Kansas education officials recently created an online tool that can be used by the public to comment on the math, reading and writing standards in the state.
Referred to as “Join the Conversation!” the tool will available for use until October 30 of this year. The public can use the tool to read about the standards and make suggestions concerning rewriting standards, moving them to a different grade level, or creating new standards.
The standards currently in use in the state are based on the federal Common Core standards, which have come under heavy criticism. They are meant to replace a variety of standards that differed across state lines.
The standards, called the Kansas College and Career Ready Standards (KCCRS), were adopted by the State Board of Education in 2010 and will be up for review in 2017.
The state has also filed an appeal to a ruling that found Kansas is not spending enough money on the public school system to allow for a suitable education.
According to the Shawnee County District Court panel during its December ruling on the subject, the current funding level is “inadequate from any rational perspective of the evidence.” The panel ruled that basic state aid should raise to at least $4,654 per student, or $548 million per year. The panel continued to say that figure could be much larger.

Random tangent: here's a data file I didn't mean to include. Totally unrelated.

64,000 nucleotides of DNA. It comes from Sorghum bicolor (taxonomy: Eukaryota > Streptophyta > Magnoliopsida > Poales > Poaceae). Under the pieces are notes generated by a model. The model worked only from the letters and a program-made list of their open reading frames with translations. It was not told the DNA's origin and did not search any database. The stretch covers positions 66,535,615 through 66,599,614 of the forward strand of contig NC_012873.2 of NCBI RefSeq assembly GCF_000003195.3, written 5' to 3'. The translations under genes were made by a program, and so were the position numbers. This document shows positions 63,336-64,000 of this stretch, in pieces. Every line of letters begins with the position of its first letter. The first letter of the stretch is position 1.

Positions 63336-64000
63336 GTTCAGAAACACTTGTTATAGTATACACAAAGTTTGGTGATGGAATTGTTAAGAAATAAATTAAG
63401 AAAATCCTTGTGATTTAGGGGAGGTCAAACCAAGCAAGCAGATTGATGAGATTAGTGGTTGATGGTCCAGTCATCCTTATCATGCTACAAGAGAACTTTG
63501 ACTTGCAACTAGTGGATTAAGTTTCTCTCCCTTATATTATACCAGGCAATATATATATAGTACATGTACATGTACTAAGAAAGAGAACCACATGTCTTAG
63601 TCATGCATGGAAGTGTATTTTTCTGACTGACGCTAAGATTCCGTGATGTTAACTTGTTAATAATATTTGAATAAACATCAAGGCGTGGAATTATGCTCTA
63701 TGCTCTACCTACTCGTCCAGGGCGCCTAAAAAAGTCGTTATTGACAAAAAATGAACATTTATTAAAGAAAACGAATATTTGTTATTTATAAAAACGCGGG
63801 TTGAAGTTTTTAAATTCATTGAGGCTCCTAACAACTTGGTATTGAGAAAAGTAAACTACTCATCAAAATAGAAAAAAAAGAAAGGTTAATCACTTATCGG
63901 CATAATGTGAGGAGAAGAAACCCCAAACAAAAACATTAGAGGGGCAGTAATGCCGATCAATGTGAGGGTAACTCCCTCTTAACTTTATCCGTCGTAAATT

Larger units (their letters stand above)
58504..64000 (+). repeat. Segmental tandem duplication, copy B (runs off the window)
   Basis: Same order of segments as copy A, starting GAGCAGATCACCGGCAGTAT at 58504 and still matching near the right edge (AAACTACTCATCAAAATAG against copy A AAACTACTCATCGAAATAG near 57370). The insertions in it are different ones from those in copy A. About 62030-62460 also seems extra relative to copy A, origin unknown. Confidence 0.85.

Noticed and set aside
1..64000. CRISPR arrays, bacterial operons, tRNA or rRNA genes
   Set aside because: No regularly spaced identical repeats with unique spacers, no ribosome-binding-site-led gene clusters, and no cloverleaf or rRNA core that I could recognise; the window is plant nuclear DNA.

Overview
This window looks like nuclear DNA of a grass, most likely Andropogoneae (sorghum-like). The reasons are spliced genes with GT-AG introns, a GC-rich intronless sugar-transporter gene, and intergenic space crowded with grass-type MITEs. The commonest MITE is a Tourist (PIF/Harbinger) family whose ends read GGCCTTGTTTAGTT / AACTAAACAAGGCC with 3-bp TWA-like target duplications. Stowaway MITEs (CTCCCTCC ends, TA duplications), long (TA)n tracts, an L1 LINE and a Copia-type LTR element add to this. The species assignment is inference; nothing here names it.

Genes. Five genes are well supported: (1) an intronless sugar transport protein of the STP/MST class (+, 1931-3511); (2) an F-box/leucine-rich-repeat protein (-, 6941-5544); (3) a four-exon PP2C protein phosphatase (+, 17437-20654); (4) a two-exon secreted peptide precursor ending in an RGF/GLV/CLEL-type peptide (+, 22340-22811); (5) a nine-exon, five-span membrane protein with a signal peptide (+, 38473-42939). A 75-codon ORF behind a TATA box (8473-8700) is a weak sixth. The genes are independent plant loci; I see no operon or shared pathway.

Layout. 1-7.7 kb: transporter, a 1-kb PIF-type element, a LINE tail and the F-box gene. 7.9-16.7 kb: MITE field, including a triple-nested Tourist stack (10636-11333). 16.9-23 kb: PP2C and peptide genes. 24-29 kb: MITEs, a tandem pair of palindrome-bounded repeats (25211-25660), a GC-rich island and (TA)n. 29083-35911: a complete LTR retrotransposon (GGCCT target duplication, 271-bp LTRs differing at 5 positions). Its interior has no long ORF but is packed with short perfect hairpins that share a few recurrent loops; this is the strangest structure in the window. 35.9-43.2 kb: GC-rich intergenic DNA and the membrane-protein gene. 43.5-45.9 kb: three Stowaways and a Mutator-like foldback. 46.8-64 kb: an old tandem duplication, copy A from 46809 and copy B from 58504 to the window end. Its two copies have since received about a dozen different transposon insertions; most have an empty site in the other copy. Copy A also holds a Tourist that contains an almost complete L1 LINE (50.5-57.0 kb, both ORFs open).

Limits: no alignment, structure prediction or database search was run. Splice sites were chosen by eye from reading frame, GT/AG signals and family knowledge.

Beginning in the fiscal year starting July 1, the state is facing a shortfall of around $600 million.
Meanwhile, the Incoming Kansas Education Commissioner Randy Watson has been holding education forums across the state, called the Kansas Education Listening Tour, giving parents and teachers the opportunity to offer their opinions concerning school options throughout the state.
Watson is holding the forums in an effort to create a strategic plan for the public education system in the state. The area most people seem to be concerned with when asked is the budget. Teachers across the state are concerned that the budget cuts will in turn hurt students, writes Sarah Hollenbeck for KSHB.
“Here in KCK, we are just trying to come into the 21st century as far as technology,” elementary school teacher Leanne Richardson said. “If we get cuts, what happens to all the innovations we are trying to make? Does that mean the gap widens even more?”
In all the commissioner has held 15 community forums throughout the state. Each were attended so well that Watson is considering hosting more in the future.